Multi-tasking is like driving and french-kissing
I’ve thought about writing my thoughts on Back to Work for a while now. Here’s some stuff I gleaned from Back to Work 202. It isn’t necessarily what Merlin or Dan said (if it is, it’ll be in quotes), just my personal highlights.
“You shouldn’t organize anything you don’t want or need.”
- I also really love throwing stuff out. It feels incredibly cathartic, and I rarely miss things I actually toss.
- I don’t have any shoeboxes of stuff. Is this a thing people have?
- I’m definitely cautious about putting stuff in plastic boxes. If I need to use something regularly, that systen puts it enough out of my mind that I don’t remember it existing. If I don’t want it in my life, it’s taking up physical space I could use for other things. (Apartment living helps with this issue)
- “You should not have anything in your life that is not contributing to the life you’d like to have.” - Merlin quoting “It’s All Too Much”
- “I’m too sick to go to the doctor”
- You’re not really throwing away your childhood by throwing away stuff from your childhood
- “If a time traveler hasn’t come back to stop you, your decisions haven’t been all that bad.”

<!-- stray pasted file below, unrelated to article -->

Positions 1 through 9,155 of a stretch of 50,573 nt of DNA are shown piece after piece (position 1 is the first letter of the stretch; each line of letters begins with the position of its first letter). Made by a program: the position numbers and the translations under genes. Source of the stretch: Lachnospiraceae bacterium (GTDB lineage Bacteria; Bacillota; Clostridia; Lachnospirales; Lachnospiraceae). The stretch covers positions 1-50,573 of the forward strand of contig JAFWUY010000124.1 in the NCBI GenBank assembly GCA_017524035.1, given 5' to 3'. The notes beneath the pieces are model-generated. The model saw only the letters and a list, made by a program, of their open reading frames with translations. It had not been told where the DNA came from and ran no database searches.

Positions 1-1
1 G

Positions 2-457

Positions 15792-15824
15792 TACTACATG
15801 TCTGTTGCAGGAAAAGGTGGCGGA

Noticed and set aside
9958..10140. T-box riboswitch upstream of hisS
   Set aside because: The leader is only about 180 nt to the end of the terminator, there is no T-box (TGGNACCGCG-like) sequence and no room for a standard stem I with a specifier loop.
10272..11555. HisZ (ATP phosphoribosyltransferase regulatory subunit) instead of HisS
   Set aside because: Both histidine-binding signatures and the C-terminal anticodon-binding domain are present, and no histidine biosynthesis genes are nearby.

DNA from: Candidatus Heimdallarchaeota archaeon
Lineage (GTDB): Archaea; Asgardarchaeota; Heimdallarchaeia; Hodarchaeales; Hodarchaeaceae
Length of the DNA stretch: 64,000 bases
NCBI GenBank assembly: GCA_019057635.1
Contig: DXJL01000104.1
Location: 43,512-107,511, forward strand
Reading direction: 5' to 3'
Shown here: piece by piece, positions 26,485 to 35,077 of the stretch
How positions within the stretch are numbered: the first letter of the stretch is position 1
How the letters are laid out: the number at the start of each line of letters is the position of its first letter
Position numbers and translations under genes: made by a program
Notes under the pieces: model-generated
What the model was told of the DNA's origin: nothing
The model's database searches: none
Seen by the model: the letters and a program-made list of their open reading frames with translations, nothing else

- I’m fascinated by the idea that the more money people make, the less likely they are to do something that isn’t making them more money.
- Merlin’s breakdown of how people think successful multitasking works is exactly how I work when I’m “multitasking”: I’m not so much juggling as allowing things to slowly boil while I do other stuff. This used to be easier back when there were loading times on computers, when a file export could take long enough for a smoke break.
- Essentially, multitasking is really just being pretty good about switching between two actions, not doing two things at the same time. The cooking metaphor works here.
- High skill + Low Challenge = Relaxation
- “Multi-tasking is like driving and french kissing. Before you say you’re great at it, ask around.”
I loved Dan’s point about wanting to have had today’s connectivity in the past. He doesn’t wax nostalgic about a simpler time, which is something I completely get. Doing the things an iPhone is good at before smart phones just sucked.